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July 20, 2017

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Michael Jordan tournament to yank shroud of secrecy from Shadow Creek Golf Course


Hole No. 9 at Shadow Creek Golf Course. So vast. So mysterious.

If ever a woodsy, grassy, lake-laden expanse could be considered mythic, it would be Shadow Creek Golf Course.

In its first decade of existence, the stories of Shadow Creek’s exclusivity permeated the clubhouses of Las Vegas golf lore: Only the “whales” who patronized Steve Wynn’s hotels would be permitted to play it, and so rare was human activity that groups teed off an hour apart.

Click to enlarge photo

Hole No. 6 at Shadow Creek, which is picturesque, so much so that we are running this picture of it.

You could barely find this course, too, as it was cut into the hardened earth of North Las Vegas. Drive north on I-15 to Craig Road, head west, then north on Losee Road, and it’s there, at the bottom of a man-made, 350-acre crater, wrapped in a 10-foot fence, hundreds of varieties of trees and its own mythology.

No, the Tom Fazio-designed, $60 million course envisioned by Wynn in the late 1980s is not the sort of place you’d notice from the road. Even Augusta National, home of the Masters, is at least visible from the street, set amid such businesses as CarQuest Auto Parts and UPS Stores.

And walk the Shadow Creek grounds? A concept as laughable as me hitting a 1-iron off the fairway.

Today, standards are somewhat more relaxed than in the days when Wynn ran the operation, as MGM Resorts guests are permitted to play Shadow Creek. Green fees are listed at $500, with includes limo service to and from the course. Otherwise, commoners have not been allowed on the course.

But Shadow Creek, conceived by Wynn, created by Fazio and owned today by MGM Resorts, is opening to the public for the first time. We get to see what all the hullabaloo has been about during an event equal to the task: The 10th Annual Michael Jordan Celebrity Invitational, set for March 31-April 4. It’s the first time the tournament will be held in Las Vegas.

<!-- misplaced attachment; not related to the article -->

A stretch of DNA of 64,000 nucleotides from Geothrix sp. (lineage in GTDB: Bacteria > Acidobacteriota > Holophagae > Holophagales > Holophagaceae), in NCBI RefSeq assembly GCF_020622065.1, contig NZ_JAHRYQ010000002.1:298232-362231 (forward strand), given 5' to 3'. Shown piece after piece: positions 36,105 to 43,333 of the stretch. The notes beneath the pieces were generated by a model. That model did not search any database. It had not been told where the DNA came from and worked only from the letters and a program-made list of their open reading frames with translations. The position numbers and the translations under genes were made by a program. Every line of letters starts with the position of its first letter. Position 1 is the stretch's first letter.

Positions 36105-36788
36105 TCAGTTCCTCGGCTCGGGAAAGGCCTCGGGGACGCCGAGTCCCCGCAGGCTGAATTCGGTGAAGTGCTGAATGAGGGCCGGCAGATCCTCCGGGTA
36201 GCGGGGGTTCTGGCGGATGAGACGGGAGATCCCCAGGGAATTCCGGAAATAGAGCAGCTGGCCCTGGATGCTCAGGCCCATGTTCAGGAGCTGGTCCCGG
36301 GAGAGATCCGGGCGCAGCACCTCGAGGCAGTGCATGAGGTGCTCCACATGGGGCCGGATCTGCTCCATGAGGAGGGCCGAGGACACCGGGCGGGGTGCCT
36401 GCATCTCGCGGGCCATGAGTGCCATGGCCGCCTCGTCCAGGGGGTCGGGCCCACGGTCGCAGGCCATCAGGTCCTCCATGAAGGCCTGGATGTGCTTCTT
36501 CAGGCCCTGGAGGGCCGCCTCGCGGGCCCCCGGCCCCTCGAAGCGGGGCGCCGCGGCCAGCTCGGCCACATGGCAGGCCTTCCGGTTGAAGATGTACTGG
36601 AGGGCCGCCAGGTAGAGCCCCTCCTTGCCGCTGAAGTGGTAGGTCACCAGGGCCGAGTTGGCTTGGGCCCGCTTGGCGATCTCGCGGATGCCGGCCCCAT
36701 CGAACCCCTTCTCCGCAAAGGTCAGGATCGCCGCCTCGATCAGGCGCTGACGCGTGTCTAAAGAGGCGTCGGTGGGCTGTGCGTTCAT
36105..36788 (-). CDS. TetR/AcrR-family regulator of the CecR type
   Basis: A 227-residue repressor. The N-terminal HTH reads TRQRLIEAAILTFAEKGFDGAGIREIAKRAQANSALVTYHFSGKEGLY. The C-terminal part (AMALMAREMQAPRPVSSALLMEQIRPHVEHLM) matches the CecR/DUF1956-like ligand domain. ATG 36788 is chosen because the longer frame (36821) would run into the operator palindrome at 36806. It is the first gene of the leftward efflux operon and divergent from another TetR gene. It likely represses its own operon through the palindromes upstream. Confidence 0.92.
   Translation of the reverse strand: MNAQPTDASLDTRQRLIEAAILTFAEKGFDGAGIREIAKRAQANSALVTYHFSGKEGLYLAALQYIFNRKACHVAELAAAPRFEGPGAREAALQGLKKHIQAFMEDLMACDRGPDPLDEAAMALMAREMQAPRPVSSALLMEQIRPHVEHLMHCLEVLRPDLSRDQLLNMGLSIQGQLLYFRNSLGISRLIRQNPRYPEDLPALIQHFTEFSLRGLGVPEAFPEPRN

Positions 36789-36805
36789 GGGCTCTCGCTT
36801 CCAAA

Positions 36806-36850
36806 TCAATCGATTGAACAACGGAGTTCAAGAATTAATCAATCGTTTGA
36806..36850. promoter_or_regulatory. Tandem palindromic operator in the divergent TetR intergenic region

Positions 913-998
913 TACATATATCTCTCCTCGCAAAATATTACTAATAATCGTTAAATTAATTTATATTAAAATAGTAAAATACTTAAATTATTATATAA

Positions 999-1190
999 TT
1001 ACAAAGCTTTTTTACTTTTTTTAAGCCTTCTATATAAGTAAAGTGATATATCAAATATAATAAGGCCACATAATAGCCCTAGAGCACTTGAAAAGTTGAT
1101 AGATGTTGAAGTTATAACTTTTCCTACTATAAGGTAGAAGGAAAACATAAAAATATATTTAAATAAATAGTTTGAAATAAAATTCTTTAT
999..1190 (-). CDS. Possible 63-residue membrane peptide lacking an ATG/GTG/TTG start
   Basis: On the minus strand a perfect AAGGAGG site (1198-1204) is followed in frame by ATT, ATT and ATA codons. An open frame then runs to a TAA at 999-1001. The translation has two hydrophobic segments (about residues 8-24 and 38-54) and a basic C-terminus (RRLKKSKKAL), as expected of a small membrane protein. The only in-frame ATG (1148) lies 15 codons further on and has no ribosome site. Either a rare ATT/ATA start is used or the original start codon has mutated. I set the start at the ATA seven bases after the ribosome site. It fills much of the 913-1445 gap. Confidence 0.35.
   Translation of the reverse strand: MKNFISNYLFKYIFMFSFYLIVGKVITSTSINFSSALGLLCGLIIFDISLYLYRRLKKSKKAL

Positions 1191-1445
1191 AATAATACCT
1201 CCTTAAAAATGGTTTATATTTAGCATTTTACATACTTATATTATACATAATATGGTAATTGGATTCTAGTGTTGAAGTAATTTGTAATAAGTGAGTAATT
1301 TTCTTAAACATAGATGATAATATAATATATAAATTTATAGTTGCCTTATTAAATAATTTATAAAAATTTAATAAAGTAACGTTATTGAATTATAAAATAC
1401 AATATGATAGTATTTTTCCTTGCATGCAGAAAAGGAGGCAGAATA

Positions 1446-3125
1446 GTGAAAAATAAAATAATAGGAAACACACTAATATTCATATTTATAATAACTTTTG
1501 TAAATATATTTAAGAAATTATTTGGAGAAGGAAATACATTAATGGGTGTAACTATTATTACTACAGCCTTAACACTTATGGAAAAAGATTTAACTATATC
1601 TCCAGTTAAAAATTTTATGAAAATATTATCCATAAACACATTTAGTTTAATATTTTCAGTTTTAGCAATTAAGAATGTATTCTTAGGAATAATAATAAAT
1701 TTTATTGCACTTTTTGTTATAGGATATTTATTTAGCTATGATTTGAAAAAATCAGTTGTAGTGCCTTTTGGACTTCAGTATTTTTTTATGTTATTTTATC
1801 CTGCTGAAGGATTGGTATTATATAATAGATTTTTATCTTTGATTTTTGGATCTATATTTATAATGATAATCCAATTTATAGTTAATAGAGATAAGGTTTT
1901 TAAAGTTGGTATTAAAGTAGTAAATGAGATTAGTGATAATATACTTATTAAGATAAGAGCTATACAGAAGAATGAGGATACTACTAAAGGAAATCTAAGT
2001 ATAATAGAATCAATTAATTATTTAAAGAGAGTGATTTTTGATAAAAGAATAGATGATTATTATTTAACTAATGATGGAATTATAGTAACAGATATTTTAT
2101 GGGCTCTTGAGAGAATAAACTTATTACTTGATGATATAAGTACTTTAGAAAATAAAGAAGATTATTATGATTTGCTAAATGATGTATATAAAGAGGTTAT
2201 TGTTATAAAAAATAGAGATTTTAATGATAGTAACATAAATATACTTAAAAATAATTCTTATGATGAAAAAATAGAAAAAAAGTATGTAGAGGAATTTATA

This installment is hosted by Aria, and tickets are on sale at the hotel’s “Viva Elvis” box office, or at the Aria Web site or the Michael Jordan Invitational site. Tickets range from $25 for general admission passes Thursday and Friday, $50 for general admission passes Saturday and Sunday, and $100 for weekly general admission passes for all days. VIP passes are offered, too, which affords ticket-holders to view the course from a hospitality deck overlooking the par-5, 18th hole, which is supposedly spectacular but has been seen by about only 150 people in 20 years.

The event’s news release lists such luminaries as Wayne Gretzky, Charles Barkley, Mario Lemieux, Julius Erving, Mark Wahlberg, Samuel L. Jackson, Kurt Russell and Don Cheadle as some of the event’s more noteworthy participants over the years. This year’s field is still to be announced. The event benefits the Make-A-Wish Foundation, the James R. Jordan Foundation, Cats Care, Nevada Cancer Institute and the players’ chosen charities.

As Jordan said in a news release: “I’m truly excited about bringing my tournament to Las Vegas. Shadow Creek is one of my favorite courses, and Aria is a spectacular resort. I love seeing old friends, playing golf and having fun, but the most gratifying aspect of hosting the event is what we’ve been able to give back.”

And, as Aria President and Chief Operating Officer Bill McBeath said, in that same release: “Aria Resort & Casino and Shadow Creek are incredibly proud to bring the Michael Jordan Celebrity Invitational to Las Vegas for the first time. It’s only fitting that we open Shadow Creek to the public for the first time to welcome fans of Michael Jordan and his celebrity guests for such a spectacular tournament. More importantly, we are honored to be a part of an event that will help raise money for a variety of important charitable organizations.”

The whole development reminds of when Tiger Woods, pre-fire hydrant collision, was deciding on which university to attend for academic and golf interests. He had pared the field of many dozen worthy institutions down to two just: Stanford and UNLV.

It is said when he was asked why UNLV was in such haughty company, he referred to the Rebels’ home course and said, “Have you seen where they play?”

Not yet, but check back in March.

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